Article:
How to sound more confident

💡 Level up your career

Every week, I’ll write one bite-sized, practical career lesson you can use at all stages of your career.

Today’s insight: Simply ways to sound more confident at work

💼  Sometimes, you meet people who are just naturally confident. They have that ‘CEO energy‘ — they’re clear, direct and have a way of commanding respect from others. 

🌟  You might be surprised to learn that most of them didn’t start out confident. Even if it appears natural, confidence is always something you can actively practice and develop.

💪  There are simple things you, too, can do to appear more confident in your communication. Today, I’ll cover one of the easiest and most impactful ones that you can start using right away: language hacks.

🗣️ The language you use matters…

There are common phrases we use that can actually make us seem less confident than we are. Let’s go through three of them I see most often and explain what to use instead:

1. 🥺  Stop over-apologizing

Of course, it’s good to say sorry when you’ve made a mistake. But, most people say sorry a bit too much, which undermines your authority and makes you appear less confident.

❌  Bad: “Sorry I couldn’t get back to you sooner“, or “Sorry, I can’t make this meeting

✅  Good: “Thanks for your patience” or “I’m tied up, count me out” 

Pay attention to the times you say sorry for things that really aren’t your fault. Then, try to actively reduce them.

2. 🙌🏼 Be more receptive to compliments

❌  A lot of us often dismiss compliments we receive as a reflex action. When someone says something like “Great work”, we water it down by saying, “It was nothing…” or “It could be better…”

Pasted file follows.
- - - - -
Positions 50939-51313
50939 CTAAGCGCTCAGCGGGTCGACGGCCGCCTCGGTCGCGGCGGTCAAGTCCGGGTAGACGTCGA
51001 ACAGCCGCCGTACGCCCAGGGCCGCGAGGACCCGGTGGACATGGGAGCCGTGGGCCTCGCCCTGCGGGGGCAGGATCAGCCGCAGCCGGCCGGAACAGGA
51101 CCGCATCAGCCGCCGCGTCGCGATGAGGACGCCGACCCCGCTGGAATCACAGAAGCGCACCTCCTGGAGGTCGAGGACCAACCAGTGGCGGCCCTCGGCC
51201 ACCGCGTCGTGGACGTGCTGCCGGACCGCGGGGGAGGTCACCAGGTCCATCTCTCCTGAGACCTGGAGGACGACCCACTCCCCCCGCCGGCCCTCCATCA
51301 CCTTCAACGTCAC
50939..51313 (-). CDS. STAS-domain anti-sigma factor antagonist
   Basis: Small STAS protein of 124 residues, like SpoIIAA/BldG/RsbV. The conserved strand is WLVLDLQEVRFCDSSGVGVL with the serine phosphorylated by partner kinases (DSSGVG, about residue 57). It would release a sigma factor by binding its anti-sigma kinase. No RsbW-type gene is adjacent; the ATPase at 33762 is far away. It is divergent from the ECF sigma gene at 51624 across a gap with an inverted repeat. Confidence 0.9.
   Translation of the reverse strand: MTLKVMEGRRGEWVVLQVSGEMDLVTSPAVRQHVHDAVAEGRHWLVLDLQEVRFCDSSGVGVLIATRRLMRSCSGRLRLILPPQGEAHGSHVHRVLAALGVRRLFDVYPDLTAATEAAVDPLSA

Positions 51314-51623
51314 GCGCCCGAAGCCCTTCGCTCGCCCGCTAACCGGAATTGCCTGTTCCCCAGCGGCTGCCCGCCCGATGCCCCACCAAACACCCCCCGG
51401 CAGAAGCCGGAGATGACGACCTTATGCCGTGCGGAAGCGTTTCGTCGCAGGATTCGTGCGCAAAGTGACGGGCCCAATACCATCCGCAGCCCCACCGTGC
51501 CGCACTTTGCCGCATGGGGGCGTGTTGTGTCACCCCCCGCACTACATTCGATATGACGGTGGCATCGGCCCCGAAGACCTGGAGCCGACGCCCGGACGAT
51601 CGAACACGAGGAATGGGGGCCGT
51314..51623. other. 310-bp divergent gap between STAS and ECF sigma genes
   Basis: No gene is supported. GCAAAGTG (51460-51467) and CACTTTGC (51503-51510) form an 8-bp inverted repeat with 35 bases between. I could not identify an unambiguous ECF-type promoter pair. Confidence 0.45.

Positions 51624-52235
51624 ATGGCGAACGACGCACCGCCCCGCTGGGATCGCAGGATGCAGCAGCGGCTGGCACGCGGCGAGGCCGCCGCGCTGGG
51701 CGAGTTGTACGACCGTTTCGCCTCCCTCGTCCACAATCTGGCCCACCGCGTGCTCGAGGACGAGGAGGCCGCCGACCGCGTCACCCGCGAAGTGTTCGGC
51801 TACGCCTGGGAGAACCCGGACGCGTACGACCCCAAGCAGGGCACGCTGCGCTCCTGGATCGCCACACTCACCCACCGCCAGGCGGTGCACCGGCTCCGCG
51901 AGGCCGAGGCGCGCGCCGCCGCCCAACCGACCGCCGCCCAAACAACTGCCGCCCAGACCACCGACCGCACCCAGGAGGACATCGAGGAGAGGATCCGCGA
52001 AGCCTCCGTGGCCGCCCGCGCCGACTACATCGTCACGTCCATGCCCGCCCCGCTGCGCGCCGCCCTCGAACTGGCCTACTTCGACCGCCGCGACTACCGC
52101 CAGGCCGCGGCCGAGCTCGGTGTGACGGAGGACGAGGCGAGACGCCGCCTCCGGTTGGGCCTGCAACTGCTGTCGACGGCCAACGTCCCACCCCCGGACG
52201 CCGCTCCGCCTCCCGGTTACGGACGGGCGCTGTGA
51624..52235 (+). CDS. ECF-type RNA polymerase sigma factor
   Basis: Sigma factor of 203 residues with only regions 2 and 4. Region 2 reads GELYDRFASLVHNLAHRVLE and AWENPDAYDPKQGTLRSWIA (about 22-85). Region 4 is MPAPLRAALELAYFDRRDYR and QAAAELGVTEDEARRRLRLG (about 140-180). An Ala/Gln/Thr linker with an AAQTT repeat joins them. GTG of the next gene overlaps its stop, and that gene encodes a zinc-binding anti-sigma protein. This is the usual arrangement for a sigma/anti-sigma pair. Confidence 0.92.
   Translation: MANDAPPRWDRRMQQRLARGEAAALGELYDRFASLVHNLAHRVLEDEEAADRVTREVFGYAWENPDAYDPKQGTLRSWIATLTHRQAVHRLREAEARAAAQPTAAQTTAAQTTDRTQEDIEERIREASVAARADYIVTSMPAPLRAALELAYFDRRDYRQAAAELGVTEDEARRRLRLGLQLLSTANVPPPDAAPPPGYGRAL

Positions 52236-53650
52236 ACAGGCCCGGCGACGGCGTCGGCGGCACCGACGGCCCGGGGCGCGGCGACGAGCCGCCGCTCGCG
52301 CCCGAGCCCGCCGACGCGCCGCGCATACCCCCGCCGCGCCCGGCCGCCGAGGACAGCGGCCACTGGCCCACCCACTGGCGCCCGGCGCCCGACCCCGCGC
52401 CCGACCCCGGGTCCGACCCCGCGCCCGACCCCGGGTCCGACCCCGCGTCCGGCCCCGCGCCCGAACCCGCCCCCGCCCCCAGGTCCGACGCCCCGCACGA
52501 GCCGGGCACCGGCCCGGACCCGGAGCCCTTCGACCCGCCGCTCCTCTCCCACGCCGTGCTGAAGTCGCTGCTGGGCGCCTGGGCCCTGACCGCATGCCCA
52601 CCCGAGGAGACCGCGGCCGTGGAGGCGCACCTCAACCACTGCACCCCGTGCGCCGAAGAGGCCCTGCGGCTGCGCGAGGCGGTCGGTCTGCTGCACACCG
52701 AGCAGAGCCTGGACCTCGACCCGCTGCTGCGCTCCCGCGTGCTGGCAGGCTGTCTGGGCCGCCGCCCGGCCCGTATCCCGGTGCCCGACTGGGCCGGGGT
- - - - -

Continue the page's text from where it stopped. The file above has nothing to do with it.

Those responses not only make light of our work, but also make it seem like we didn’t put as much effort in as we could have.

✅  The next time you get a compliment, say, “I’m glad you like it”.

3. 🎯 Be direct when asking others for help

When you’re asking someone for a favor, it’s easy to be overly polite and apologetic.

❌  Bad: I know how busy you are, but…”, “I hate to bother you…”, or “It would be great if you could…”

Instead, be direct with your asks and don’t assume you’re creating a burden on someone:

✅  Good: “Can you update the spreadsheet please?”

It’s a sign of confidence to not beat around the bush.

Remove those phrases from your everyday vocabulary and you’ll already start to appear more confident in your communication.

Please let me know if you find this kind of stuff useful (a quick reply would do). Communication and confidence aren’t things I usually cover in my emails, but they are things I’ve personally struggled with so I feel they could help someone out there! 

Reference : Resume Worded – Free instant feedback on your resume and LinkedIn profile

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